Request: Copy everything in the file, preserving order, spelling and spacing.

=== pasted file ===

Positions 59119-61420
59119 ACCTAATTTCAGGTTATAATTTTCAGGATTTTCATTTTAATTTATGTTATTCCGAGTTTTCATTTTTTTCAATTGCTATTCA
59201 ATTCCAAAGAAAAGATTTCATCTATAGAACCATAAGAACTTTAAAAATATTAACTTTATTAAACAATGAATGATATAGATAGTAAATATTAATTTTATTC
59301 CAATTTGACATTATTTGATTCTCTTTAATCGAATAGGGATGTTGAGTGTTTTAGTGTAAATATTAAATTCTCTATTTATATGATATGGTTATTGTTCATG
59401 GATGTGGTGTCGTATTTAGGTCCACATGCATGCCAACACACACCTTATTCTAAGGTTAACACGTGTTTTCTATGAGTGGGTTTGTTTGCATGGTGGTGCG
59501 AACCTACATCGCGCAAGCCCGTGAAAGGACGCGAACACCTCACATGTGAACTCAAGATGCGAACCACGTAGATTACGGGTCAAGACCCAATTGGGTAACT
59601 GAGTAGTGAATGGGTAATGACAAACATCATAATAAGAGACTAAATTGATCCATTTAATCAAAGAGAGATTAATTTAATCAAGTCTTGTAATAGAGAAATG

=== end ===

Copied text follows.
Positions 59119-61420
59119 ACCTAATTTCAGGTTATAATTTTCAGGATTTTCATTTTAATTTATGTTATTCCGAGTTTTCATTTTTTTCAATTGCTATTCA
59201 ATTCCAAAGAAAAGATTTCATCTATAGAACCATAAGAACTTTAAAAATATTAACTTTATTAAACAATGAATGATATAGATAGTAAATATTAATTTTATTC
59301 CAATTTGACATTATTTGATTCTCTTTAATCGAATAGGGATGTTGAGTGTTTTAGTGTAAATATTAAATTCTCTATTTATATGATATGGTTATTGTTCATG
59401 GATGTGGTGTCGTATTTAGGTCCACATGCATGCCAACACACACCTTATTCTAAGGTTAACACGTGTTTTCTATGAGTGGGTTTGTTTGCATGGTGGTGCG
59501 AACCTACATCGCGCAAGCCCGTGAAAGGACGCGAACACCTCACATGTGAACTCAAGATGCGAACCACGTAGATTACGGGTCAAGACCCAATTGGGTAACT
59601 GAGTAGTGAATGGGTAATGACAAACATCATAATAAGAGACTAAATTGATCCATTTAATCAAAGAGAGATTAATTTAATCAAGTCTTGTAATAGAGAAATG